Peduncular hallucinosis is a relatively rare type of hallucination that can occur following the lesions of the occipital cortices, diencephalon (e.g., medial thalami or fornices), or upper portion of the brain stem (Tekin and Cummings 2003). One of the more common causes is infarctions at the distal portions of the basilar artery. Known as the “top-of-the-basilar syndrome,” this disorder can result in a variety of symptoms including ocular disturbances, ataxia, altered sleep, agitation, confusion and memory deficits, as well as peduncular hallucinations. These hallucinations are frequently characterized by vividly colored landscapes, animals, or people, which are often seen to be in motion. They frequently, but not invariably, occur under low-light conditions, and the patient may have difficulty differentiating them from true, eternally based visual phenomena.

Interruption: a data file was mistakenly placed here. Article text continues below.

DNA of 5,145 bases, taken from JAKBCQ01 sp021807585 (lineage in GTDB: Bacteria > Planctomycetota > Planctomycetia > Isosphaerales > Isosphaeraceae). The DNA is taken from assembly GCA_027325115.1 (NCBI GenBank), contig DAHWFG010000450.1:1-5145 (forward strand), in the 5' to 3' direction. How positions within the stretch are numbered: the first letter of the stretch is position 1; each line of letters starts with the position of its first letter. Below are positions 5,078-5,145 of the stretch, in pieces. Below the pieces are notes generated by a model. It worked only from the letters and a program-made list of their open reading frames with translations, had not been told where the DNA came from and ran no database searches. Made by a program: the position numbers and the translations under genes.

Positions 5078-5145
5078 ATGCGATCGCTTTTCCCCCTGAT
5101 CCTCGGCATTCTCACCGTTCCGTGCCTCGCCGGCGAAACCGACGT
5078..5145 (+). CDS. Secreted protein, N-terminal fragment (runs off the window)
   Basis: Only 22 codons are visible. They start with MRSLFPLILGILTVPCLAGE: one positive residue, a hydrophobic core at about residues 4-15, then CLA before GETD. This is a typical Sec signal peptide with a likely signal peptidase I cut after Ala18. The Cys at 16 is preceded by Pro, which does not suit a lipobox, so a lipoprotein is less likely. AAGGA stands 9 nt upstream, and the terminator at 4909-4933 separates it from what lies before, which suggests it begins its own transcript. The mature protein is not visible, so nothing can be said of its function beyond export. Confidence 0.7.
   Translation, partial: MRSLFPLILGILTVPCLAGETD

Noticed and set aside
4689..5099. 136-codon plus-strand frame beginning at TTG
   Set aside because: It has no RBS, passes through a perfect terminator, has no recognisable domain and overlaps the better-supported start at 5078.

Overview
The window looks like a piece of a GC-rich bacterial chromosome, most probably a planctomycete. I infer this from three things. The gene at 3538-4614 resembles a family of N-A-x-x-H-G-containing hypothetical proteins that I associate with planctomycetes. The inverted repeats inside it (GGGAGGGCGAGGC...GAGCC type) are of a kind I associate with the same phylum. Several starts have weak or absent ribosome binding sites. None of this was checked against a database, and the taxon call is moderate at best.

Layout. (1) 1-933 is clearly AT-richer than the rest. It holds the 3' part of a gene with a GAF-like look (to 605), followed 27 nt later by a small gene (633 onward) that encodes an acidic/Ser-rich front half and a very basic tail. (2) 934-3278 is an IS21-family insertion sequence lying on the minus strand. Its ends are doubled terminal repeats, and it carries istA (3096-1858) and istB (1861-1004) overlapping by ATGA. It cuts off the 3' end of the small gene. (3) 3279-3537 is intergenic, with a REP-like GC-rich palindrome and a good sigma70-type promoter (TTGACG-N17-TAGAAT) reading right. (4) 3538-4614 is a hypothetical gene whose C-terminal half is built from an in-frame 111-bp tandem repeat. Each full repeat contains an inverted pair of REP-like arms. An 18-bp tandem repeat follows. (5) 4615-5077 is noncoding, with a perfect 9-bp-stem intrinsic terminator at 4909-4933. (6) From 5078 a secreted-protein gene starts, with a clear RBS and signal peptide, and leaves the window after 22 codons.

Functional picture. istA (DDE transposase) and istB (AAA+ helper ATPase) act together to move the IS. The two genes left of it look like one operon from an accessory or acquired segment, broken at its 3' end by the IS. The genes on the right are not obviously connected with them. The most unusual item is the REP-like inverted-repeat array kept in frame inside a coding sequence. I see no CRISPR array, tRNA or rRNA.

References and Readings
- Tekin, S., & Cummings, J. L. (2003). Hallucinations and related conditions. In K. M. Heilman & E. Valenstein (Eds.), Clinical neuropsychology (4th ed., pp. 479–494). New York: Oxford University Press.Google Scholar